Security challenges are evolving rapidly, and local authorities face unique risks when it comes to cyber-attacks. Residents’ personal identity data, users’ bank details, employees’ health records, etc. Local authorities hold sensitive information, which must be protected. Let’s take a closer look at the threats these entities face and see how they can protect themselves against these increasing vulnerabilities.

The 4 cyber risk factors challenging local authorities

1. A double hierarchy: elected representatives and civil servants 

In local authorities, elected representatives and civil servants work together, using shared tools. This raises the issue of managing access rights: the complexity of the double hierarchy, comprising both elected representatives and civil servants, creates specific challenges. These must be administered with regard for the level of responsibility within the local authority and/or the aspects that concern each user

As employees, local authority staff often receive training in good data security practices. As for elected representatives, their IT experience and habits can vary hugely, and some may even be unaware of certain security constraints. Managing these disparities in a balanced way is vital to maintaining IT security within the local authority.

2. Shadow IT

Shadow IT is the use of software, applications, systems or devices that are ‘invisible’ to the IT department. Shadow IT is particularly prevalent in the public sector, with almost 49% of public sector employees using unauthorised software or cloud tools for work*. 

This represents a major risk: staff can have a tendency to bypass the IS or IT department, installing their own tools, which can create security issues. The unauthorised software is then beyond the control of the IT department and can therefore be dangerous: file transfers on questionable platforms, sharing Excel files that contain sensitive, critical and/or confidential data, etc. The lack of control can compromise data.

3. Connectivity of old equipment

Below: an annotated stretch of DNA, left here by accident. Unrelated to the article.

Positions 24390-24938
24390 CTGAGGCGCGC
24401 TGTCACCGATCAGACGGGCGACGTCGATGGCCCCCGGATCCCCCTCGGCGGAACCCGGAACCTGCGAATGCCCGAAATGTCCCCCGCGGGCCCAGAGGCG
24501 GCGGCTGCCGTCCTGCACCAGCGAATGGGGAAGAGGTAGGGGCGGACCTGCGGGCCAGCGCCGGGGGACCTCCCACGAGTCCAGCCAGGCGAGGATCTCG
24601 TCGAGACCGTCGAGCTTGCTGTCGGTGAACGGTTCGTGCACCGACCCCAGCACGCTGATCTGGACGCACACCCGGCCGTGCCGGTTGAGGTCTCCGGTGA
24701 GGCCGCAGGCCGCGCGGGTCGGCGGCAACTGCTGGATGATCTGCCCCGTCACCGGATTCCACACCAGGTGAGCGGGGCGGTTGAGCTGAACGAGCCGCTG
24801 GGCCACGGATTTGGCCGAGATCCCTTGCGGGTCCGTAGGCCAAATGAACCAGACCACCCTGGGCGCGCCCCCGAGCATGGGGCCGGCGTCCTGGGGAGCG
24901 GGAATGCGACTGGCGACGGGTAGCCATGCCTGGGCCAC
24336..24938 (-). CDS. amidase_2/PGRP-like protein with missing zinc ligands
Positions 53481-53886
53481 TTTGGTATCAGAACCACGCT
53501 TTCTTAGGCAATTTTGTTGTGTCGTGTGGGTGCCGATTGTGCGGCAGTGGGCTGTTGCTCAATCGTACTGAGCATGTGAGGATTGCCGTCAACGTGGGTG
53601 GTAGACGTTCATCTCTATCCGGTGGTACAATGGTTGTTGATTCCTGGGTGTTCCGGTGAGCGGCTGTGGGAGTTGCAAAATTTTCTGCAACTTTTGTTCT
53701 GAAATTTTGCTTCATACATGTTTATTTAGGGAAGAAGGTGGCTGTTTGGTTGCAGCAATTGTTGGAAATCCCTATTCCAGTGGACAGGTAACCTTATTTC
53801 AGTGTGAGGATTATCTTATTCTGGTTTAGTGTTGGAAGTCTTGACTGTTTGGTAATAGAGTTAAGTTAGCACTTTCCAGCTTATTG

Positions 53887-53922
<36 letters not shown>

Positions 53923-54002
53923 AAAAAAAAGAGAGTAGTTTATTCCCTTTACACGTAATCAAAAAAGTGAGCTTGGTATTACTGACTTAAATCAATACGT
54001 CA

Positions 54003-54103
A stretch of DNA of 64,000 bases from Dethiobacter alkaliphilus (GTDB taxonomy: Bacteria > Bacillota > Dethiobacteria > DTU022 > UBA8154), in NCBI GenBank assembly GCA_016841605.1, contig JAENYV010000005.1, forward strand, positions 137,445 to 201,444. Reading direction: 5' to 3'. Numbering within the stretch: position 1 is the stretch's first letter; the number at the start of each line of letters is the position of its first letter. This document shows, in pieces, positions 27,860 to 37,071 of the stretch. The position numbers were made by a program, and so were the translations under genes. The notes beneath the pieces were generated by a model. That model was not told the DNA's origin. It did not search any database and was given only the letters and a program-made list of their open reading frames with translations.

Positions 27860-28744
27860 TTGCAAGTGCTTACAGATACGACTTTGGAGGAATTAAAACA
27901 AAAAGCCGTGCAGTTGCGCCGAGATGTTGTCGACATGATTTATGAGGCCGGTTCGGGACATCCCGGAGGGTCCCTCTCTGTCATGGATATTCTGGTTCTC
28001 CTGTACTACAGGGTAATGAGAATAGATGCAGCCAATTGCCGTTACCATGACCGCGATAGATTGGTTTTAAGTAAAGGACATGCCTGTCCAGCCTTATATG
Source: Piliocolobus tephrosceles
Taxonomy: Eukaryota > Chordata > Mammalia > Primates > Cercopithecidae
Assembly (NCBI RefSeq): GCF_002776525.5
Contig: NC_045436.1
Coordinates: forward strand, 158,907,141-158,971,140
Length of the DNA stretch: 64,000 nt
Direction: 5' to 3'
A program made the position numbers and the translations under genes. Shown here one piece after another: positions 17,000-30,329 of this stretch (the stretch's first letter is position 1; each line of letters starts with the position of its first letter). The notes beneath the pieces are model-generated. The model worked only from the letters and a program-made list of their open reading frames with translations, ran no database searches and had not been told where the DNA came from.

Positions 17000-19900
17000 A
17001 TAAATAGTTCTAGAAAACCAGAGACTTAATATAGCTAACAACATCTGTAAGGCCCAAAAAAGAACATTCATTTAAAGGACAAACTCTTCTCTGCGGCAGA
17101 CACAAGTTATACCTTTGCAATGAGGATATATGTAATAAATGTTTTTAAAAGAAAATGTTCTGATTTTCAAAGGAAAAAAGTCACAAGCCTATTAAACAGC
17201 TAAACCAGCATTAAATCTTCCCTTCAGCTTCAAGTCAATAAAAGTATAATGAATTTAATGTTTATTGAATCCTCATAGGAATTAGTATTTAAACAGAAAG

The presence of old, out-of-date equipment is also a cyber hazard. These obsolete systems no longer receive security updates or support, making them even more vulnerable. They may have compatibility issues with current cyber standards and, in the worst-case scenario, become entry points for malware, jeopardising network integrity and data security.

4. Multiple sites

The geographical fragmentation of local authorities means that security policies may also be fragmented. Each site can potentially adopt its own security rules. In some cases, variations from one entity to another can create vulnerabilities

The multiplication of systems and infrastructures can prevent the IT Department from being able to see the IS as a whole. This makes it more difficult to keep track of equipment and ensure compliance with legal and regulatory requirements.

An ITSM tool to guard against risks

An ITSM tool provides a cross-functional response for everyone involved in IT management. Its unified platform and features enable multi-site and multi-user management. The solution provides an effective response to the challenges faced by local authorities:

  • Individual user access rights

ITSM enables access rights to be managed according to the functions, roles and organisational level of each user. This simplified approach ensures that both staff and elected representatives only have access to the information that directly concerns them. By establishing a clear access hierarchy, the tool helps to reinforce data confidentiality and guard against unauthorised access.

  • Preventing shadow IT

The ITSM solution provides a single space where users can find all the tools required for IT Service Management, such as the CMDB (Configuration Management Database), Ticketing, HelpDesk, the user portal if applicable, etc. Providing employees with a complete solution removes the need to resort to third-party and potentially dangerous tools.

  • IT asset management

ITSM obviously plays a central role in IT asset management, in particular through the proactive identification of ageing equipment that is a potential source of security breaches. By managing software contracts, planning updates and detecting hardware obsolescence, the tool helps to minimise vulnerabilities by ensuring the security and compliance of IT assets.

  • Remote site monitoring

To meet the challenges posed by multiple sites within authorities, ITSM, and more specifically the CMDB, offers optimum tracking of assets and people. This includes equipment location, details of the components that appear in tickets (interdependencies, timescales, related contracts, etc.), as well as management of the owners of each piece of equipment. This comprehensive approach ensures effective coordination between geographically separate entities.

An ITSM tool such as iTop is equipped to meet the cybersecurity issues faced by local authorities, even the most challenging ones! 

  • The CMDB provides full visibility of component dependencies: in the event of an attack, it is easy to identify which devices might be infected if it spreads. 
  • Centralised security incident management ensures optimum responsiveness in the event of a threat. 

To find out more about IT asset management and remote IS monitoring

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